March 2011




ASCRS responds to LASIK critic Morris Waxler

by John Ciccone ASCRS Director of Communications


Over the past few months there has been some media coverage of criticisms of LASIK safety and effectiveness by the former U.S. Food and Drug Administration's Center for Devices and Radiological Health (CDRH) chief of ophthalmic devices, Morris Waxler, Ph.D., who was in charge of evaluating LASIK devices approved between 1996 and 2000. In May of last year Dr. Waxler wrote to R. Doyle Stulting, M.D., Ph.D., president of ASCRS, to level his complaints. Dr. Stulting responded in September with a letter, partly quoted below. As members have expressed an interest in ASCRS's response to Dr. Waxler's claims, the salient sections of the letter are provided below.

During my 10 years of service as a member of the FDA's Ophthalmic Devices Committee and three years as its Chairman, I came to know and respect you for your professionalism, knowledge, and dedication during your tenure with the FDA. However, your current view of LASIK is misinformed, unsupported by evidence, and lacking in balance and perspective. In your letter to me, you wrote that the U.S. Food and Drug Administration (FDA), is "complicit" with LASIK manufacturers [manufacturers of ophthalmic excimer lasers], and the American Society of Cataract and Refractive Surgery (ASCRS) is trivializing complications. Nothing could be further from the truth.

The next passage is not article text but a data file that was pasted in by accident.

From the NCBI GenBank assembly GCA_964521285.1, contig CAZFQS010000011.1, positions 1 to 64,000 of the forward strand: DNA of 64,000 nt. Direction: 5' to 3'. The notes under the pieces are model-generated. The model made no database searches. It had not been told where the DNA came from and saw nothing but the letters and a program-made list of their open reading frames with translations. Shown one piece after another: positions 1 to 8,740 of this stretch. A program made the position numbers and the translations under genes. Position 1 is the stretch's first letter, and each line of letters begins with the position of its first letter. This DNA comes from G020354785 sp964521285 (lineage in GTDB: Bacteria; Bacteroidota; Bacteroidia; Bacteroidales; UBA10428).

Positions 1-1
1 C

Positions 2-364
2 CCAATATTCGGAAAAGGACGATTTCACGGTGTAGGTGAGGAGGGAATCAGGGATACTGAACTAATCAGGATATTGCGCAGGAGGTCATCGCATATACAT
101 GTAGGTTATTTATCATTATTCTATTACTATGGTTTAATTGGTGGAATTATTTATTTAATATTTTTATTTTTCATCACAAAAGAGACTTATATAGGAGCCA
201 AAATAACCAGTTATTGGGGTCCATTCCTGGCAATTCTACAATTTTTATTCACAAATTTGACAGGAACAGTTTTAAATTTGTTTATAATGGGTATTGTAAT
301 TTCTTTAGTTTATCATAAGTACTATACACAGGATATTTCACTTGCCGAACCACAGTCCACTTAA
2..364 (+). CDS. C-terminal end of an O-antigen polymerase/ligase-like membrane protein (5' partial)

LASIK was first approved by the FDA on your watch, following all the required FDA protocols and guidance documents created to measure safety and effectiveness. In fact, laser vision correction is one of the most studied elective surgical procedures, with 7,830 patients representing 16,502 eyes in U.S. FDA clinical trials from 1993 to 2005not to mention more recent submissions to the FDA and thousands of other patients reported in the published literature. The FDA review process is more stringent than that of any other country in the world. Your estimate of the keratectasia rate is inflated and inconsistent with existing data. In your letter you stated, "Keratectasia will occur in over 3,000 patients in 2010 (rate of 0.87 of about 700,000 LASIK surgeries expected to be performed)." Your support for this information is "Ezra Maguen, Yaron S. Rabinowitz, Lee Regev, Mehrnoosh Saghizadeh, Takako Sasaki, and Alexander V. Ljubimov. Alterations of Extracellular Matrix Components and Proteinases in Human Corneal Buttons With INTACS for PostLaser In Situ Keratomileusis Keratectasia and Keratoconus. Cornea. 2008 June; 27(5): 565573." This article (Appendix 2) actually deals with biochemical alterations related to INTACS, does not contain a discussion of keratectasia, and makes no mention of the rate of iatrogenic keratectasia. Thus, it provides no support for the grossly inflated keratectasia rate that you claim in your letter to me.